Then establish clear and consistent communication channels for sharing ideas, feedback, and concerns. This might involve regular team meetings, one-on-one check-ins, or digital platforms designed to facilitate communication. Keep your team informed about changes, updates, or decisions.
Ensure everyone has a voice
In diverse teams, power dynamics, communication styles, and personalities can hinder open expression. As a leader, fostering psychological safety is essential. When team members feel psychologically safe, they are more likely to openly express their thoughts, engage in productive discussions, and contribute their unique perspectives. This leads to enhanced collaboration, innovation, and problem-solving within the team.
To cultivate psychological safety, encourage open dialogue, active listening, and empathy among team members. Emphasise that mistakes are viewed as learning opportunities and not as sources of blame or punishment.
Establish a culture where diverse viewpoints are respected and valued. As a leader, you should appreciate all ideas and inputs, regardless of their eventual implementation. It promotes continued participation and encourages a culture of respect and inclusivity.
Have ongoing training and development
Continuous learning develops skills, shows commitment to growth, and boosts engagement. Identify skill gaps through performance reviews, feedback, or metrics analysis. Each team member has unique strengths and weaknesses, so tailor your training programs accordingly. Personalised training ensures that individuals get the support they need to develop their skills effectively.
Remember, not everyone learns in the same way, so providing different learning opportunities like workshops, online courses, mentoring, or hands-on experiences, is beneficial. And if possible, facilitate opportunities for team members to learn from each other. This could be through structured initiatives like mentoring programs or more informal methods like team discussions or presentations.
Encourage cooperative behaviours
Cooperation is a cornerstone for any successful team. When team members pool their resources, share knowledge, and work together towards a common goal, it not only enhances efficiency and problem-solving, it strengthens the team’s unity. Yet fostering cooperative behaviours doesn’t happen by chance; it requires intentional effort and leadership, beginning with setting goals. Make it clear that the team’s success relies on each member’s contribution.
Create a collaborative culture through team-building activities, shared rituals, and celebrating successes. Lead by example, demonstrating cooperative behaviours like sharing resources, involving others in decision-making, and appreciating contributions.
Promote open communication, encouraging team members to freely express thoughts, ideas, and concerns. This fosters idea exchange and mutual understanding, which is essential for cooperation.
Inspire risk-taking and learning from failures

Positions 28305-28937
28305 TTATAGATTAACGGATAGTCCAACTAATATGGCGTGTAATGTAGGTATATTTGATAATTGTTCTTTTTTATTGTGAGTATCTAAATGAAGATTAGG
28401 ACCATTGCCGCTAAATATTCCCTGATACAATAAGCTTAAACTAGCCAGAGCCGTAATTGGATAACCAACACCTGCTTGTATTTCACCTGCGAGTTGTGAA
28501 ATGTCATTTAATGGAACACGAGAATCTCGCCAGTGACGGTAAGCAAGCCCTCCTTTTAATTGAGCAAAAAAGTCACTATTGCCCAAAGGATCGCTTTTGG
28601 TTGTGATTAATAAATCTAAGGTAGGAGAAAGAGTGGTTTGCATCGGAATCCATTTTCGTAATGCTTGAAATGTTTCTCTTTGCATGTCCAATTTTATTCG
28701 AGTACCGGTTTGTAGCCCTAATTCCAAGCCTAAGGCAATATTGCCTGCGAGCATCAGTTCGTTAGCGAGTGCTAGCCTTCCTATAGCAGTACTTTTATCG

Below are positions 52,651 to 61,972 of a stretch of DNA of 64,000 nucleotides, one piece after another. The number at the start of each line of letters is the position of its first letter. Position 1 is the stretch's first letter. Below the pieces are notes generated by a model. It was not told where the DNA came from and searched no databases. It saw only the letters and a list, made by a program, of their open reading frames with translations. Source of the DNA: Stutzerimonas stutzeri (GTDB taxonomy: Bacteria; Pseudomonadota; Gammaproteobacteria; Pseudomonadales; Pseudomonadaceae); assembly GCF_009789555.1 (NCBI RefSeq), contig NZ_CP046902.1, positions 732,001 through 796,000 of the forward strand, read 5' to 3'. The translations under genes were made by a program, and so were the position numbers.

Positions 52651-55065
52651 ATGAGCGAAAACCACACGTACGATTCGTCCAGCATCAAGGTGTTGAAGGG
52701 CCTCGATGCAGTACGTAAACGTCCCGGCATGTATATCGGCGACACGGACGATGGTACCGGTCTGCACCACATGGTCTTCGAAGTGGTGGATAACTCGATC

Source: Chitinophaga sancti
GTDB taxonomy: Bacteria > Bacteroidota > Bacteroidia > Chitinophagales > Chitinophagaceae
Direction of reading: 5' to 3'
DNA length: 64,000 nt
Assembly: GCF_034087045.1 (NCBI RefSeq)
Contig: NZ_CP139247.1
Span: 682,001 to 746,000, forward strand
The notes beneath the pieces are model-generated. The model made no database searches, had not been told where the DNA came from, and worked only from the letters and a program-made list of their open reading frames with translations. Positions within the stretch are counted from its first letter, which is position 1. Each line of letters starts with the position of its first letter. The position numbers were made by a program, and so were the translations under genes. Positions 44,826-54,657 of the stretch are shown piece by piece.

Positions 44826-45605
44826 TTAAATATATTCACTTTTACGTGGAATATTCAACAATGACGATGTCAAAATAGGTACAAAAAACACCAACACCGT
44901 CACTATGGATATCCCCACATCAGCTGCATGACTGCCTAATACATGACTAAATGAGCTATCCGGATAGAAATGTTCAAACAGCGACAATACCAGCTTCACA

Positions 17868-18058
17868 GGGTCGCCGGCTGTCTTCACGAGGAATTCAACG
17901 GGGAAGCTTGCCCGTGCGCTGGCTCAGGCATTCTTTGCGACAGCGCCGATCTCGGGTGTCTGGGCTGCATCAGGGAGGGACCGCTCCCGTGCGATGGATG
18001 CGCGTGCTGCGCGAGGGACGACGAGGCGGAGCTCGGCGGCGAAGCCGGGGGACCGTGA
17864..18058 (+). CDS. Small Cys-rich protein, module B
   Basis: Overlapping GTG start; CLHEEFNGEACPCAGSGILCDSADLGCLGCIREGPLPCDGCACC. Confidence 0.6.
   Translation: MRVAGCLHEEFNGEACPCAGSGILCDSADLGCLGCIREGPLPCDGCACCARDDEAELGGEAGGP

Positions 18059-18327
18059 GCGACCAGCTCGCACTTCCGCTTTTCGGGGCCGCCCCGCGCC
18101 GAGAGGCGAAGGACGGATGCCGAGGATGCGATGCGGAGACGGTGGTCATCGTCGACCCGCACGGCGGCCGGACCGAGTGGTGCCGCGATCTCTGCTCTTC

Innovation and growth result from taking risks and venturing into uncharted territory. As a leader, it’s your responsibility to inspire risk-taking and cultivate a culture where learning from failures is seen not as a setback but as a stepping stone towards success.
Creating such a culture starts with celebrating risk-taking. You must cultivate an environment where taking calculated risks is appreciated and recognised, irrespective of the outcome.
Reframe failure as a learning opportunity, focusing on constructive analysis rather than setbacks.
Support and encouragement are also crucial for inspiring risk-taking and learning from failures. As a leader, your role is to stand by your team when they take risks and face failures.
Integrate risk-taking into team goals and evaluation processes. Set objectives that encourage innovative thinking and recognise risk-taking efforts during performance appraisals.
Developing conflict resolution skills
Managing a team of high-performers means conflicts are inevitable. They arise from differences in perspectives, ideas, and approaches. While conflict can fuel creativity it should be managed to prevent disharmony and reduced productivity.
If you’ve already created a culture of open communication, that’s a good start. Encourage team members to voice their thoughts, feelings, and concerns openly but respectfully. The earlier an issue is raised, the easier it is to address and resolve.
Conflict resolution aims to navigate conflicts constructively. It reduces tension, increases efficiency, strengthens relationships, and fosters empathy within the team.
Push for creativity
Creativity is the engine that drives innovation, enables effective problem-solving, and promotes growth within a team. As a leader, you foster and nurture this creativity by promoting curiosity, diverse ideas, and challenging the status quo.
Another integral part of fostering creativity is promoting the cross-pollination of ideas and encouraging questioning of existing processes. Initiatives like job rotations or cross-departmental projects can provide new perspectives and stimulate innovative thinking.
Finally, encourage work-life balance for a creative mindset; rested and content teams are more likely to generate creative ideas.
Acknowledge and celebrate achievements
Acknowledgement of successes, whether large or small, contributes significantly to team morale. When team members feel appreciated, they are more likely to exceed expectations, contributing to a more productive and successful team.
But recognition preferences vary among individuals. While some team members might appreciate public acknowledgement, others might prefer a quiet word of praise. Tailoring your recognition approach to individual preferences can make it more meaningful and impactful.
Interested in finding out more?
Read Insync executive chairman, Nicholas Barnett’s book: 7 Business Habits That Drive High Performance. It is based on ground-breaking research involving the views of over 100,000 employees from around 200 companies and identifies 7 crucial habits that differentiate high performance organisations from low performance organisations.